Haiti’s 35 Second Tragedy: a Second Chance for Peace

A mere 35 seconds nearly sealed the fate of Haiti. 

At 4:53 pm on January 12, 2010 an earthquake lasting just over half a minute devastated Port-au-Prince, killing close to a quarter million, injuring hundreds of thousands more, and leaving, still one year later, more than a million homeless in and around the Haitian capital.  The earthquake may have leveled Port-au-Prince  in half a minute, but cholera continues to kill Haitians by the thousands.  Every 35 seconds more are sickened.   More die needless deaths.

It’s not a pretty picture.  There’s nothing pretty about Port-au-Prince.

And as an outsider, clearly, I know nothing about the real suffering of the Haitian people.  I know nothing of a mother housing a family of 14 children in a tent the size of a suburban bathroom, nothing of another mother trying to quiet a baby crying in the dark, while torrential rain turns the ground beneath her tiny tarp to liquid mud.

How can I, a privileged white woman from a wealthy nation, speak of Haitian pain with any real authority?  

The fact of the matter is I can’t.  I have no right.  I have no knowledge of not enough food to eat or no clean water to drink.  I can only speak of what I see—

And what I see—every 35 seconds—is a city still in ruin.  I see the weary but not teary eyes of human beings too stunned to grieve even colossal losses. 

I may indeed presume too much, but I am here in Haiti on this historic day and I will take 35 seconds to pray for Haiti—

To pray for peace in the mountains that circle Port-au-Prince this morning.

Please take 35 seconds to share this prayer with me.  Take 35 seconds and pray for peace in Haiti.

32 thoughts on “Haiti’s 35 Second Tragedy: a Second Chance for Peace

  1. Pingback: Thank You. « The Ramblings

    • Thank you, Sunshine! I appreciate your reaching out–and Sara does too. But more importantly it matters that you reach out to Haiti–heart to heart. Thanks for caring! Thanks for sharing!
      Hugs from Haiti,


  2. Pingback: Press for Port-au-Prince: Where Were You? | A.Hab.'s View of the World

    • Thank you, Jane–thanks so much for remembering Haiti with food. Hunger is a huge issue here, so it’s perfect that you reach out with a meal. This is such a loving gesture. I can’t thank you enough, my friend. And Haiti thanks you, as well!
      Hugs from Haiti,


  3. Pingback: Haiti « Life in the Bogs

  4. I think acknowledging Haiti means dealing with a reality most of us can’t, or rather, don’t want to, imagine. And yet, even should we try, we can’t imagine what it is like taking a step in a Haitian’s shoe. The courage and will to go on after such a big disaster struck down so many people you’ve known and loved, while staring the evidence of it in the face everyday, must be incredible. It is as admirable as the people who jump in to help after the fact and don’t mind getting their hands dirty.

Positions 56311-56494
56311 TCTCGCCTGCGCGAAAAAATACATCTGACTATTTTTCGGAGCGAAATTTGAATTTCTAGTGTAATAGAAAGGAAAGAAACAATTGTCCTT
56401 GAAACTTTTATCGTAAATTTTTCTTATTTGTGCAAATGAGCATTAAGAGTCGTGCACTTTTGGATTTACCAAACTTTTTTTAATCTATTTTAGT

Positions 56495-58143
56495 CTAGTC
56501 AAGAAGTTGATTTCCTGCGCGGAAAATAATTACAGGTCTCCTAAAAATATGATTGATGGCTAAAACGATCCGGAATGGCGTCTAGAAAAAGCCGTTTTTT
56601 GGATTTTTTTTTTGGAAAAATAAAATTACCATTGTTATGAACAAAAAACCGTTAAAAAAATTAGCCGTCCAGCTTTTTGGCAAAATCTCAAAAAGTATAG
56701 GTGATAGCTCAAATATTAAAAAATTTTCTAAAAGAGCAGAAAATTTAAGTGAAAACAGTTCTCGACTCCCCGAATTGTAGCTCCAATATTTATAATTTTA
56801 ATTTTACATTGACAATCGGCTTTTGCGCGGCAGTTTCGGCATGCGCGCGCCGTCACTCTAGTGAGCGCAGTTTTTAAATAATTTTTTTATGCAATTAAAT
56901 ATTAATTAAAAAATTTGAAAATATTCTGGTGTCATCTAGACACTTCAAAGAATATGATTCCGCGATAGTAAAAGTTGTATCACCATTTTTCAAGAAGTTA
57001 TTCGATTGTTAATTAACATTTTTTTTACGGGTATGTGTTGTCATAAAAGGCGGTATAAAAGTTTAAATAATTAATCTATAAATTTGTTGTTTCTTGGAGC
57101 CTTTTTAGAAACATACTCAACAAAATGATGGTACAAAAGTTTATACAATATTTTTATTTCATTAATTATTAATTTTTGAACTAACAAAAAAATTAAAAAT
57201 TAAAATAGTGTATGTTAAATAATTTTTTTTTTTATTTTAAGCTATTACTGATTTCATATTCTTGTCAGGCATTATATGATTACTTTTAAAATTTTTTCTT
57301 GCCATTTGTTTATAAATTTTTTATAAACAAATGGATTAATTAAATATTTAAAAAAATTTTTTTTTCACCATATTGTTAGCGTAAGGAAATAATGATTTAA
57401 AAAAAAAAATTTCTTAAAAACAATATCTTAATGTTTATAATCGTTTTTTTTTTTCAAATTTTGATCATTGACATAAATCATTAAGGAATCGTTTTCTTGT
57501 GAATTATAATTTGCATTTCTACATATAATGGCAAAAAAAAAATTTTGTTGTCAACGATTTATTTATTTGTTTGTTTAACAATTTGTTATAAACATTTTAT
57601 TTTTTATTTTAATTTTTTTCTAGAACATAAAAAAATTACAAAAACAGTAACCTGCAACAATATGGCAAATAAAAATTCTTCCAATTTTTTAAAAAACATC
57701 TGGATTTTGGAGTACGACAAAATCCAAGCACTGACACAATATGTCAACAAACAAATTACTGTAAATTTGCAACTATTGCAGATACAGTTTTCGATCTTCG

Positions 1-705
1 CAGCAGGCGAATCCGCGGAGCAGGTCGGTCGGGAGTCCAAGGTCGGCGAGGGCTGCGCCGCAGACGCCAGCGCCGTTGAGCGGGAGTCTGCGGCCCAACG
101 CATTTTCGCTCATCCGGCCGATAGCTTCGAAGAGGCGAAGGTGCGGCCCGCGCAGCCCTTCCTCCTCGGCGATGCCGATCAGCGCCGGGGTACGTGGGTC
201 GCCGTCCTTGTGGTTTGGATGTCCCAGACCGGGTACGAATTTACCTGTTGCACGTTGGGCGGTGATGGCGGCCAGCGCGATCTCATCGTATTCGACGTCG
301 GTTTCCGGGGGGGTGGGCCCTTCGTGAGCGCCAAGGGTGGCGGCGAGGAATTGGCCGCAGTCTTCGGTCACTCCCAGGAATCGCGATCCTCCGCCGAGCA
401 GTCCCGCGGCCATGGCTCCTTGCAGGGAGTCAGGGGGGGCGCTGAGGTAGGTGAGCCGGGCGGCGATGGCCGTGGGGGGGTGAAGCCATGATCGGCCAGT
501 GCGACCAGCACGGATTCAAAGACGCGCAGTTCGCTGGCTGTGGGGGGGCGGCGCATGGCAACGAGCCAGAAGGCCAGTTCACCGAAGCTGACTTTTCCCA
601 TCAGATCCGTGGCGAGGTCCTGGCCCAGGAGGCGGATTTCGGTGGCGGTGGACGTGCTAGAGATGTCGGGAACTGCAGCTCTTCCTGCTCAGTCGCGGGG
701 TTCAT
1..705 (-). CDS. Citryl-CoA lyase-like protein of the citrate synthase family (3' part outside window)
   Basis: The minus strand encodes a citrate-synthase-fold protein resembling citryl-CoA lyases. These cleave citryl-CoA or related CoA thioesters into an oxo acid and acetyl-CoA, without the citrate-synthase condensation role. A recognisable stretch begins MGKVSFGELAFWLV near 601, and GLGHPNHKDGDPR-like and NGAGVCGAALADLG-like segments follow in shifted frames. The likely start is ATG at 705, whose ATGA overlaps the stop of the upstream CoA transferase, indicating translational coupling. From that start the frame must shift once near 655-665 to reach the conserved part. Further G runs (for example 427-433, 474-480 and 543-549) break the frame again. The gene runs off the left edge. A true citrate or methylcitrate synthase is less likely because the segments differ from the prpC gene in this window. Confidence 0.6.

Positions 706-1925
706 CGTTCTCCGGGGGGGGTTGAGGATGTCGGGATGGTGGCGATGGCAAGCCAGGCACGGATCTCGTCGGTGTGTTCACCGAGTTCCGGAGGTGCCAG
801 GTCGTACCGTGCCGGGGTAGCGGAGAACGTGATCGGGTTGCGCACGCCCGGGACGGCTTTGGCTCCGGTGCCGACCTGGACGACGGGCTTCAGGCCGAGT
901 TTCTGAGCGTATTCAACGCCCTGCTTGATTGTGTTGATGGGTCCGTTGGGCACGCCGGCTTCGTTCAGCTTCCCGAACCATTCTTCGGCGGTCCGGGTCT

May you all receive the courage and strength to keep forging ahead in getting the Haitians back on their feet again.


    • Thanks so much for reading. You’re correct–most of us–even those of us actually here in Haiti–find it difficult to put ourselves in the shoes of Haitians affected by this disaster. As a Time.com article points out, Port-au-Prince looks like the bombed out remains of European cities after World War II–rubble everywhere and no place for it to go.

      I appreciate your taking the time to comment and hope you’ll stop by again! But most of all, thanks for thinking about Haiti today!


  5. I am praying for Haiti today, and once I finish this comment will write a post (I will try to link to you, fingers crossed I do it correctly).
    But it is notable that I will be writing from my comfortable house with a speedy cable connection, in a town that received 2 centimeters of snow last night and you would think we are in our own state of emergency. My perspective pales in comparison to your own, and the guilt I feel therefore weighs on me. Who am I to write of disasters of such magnitude, while women like the ones you mention try to keep their family alive?
    I will try, but hold my head low in shame at the injustice of fate.


    • Thanks so much for the prayers, Deanna. What I find amazing is that it takes all of our perspectives to get an accurate view of the world–your angle matter much, because you will see things that those of us too close to the situation might miss. And, your humility matters–is such a gift. I thank you, but more importantly Haiti thanks you–for your prayers and for your caring!
      Hugs from Haiti,


  6. Pingback: 35 seconds

    • Thanks to you, also, for writing about Haiti. Your caring matters so much! And how cool that you send your love and concern out into the world through your blog. Words are powerful. They make a difference in the world!


  7. I feel the same way as Deanna. But what you wrote gave me “permission” to presume to have the capacity to imagine what it must have been like, and to write about it. For that, I thank you.


    • But it’s so cool to me that you wrote. I reallly can’t tell you how much your support means, not only to me, but to the people of Haiti who need so much. My prayers is that we, as bloggers, could make a difference here, and we can, because words are a powerful weapon against poverty! I truly believe that!
      Hugs to you from Haiti,


  8. Pingback: Meat Showers and Kazoos | BugginWord

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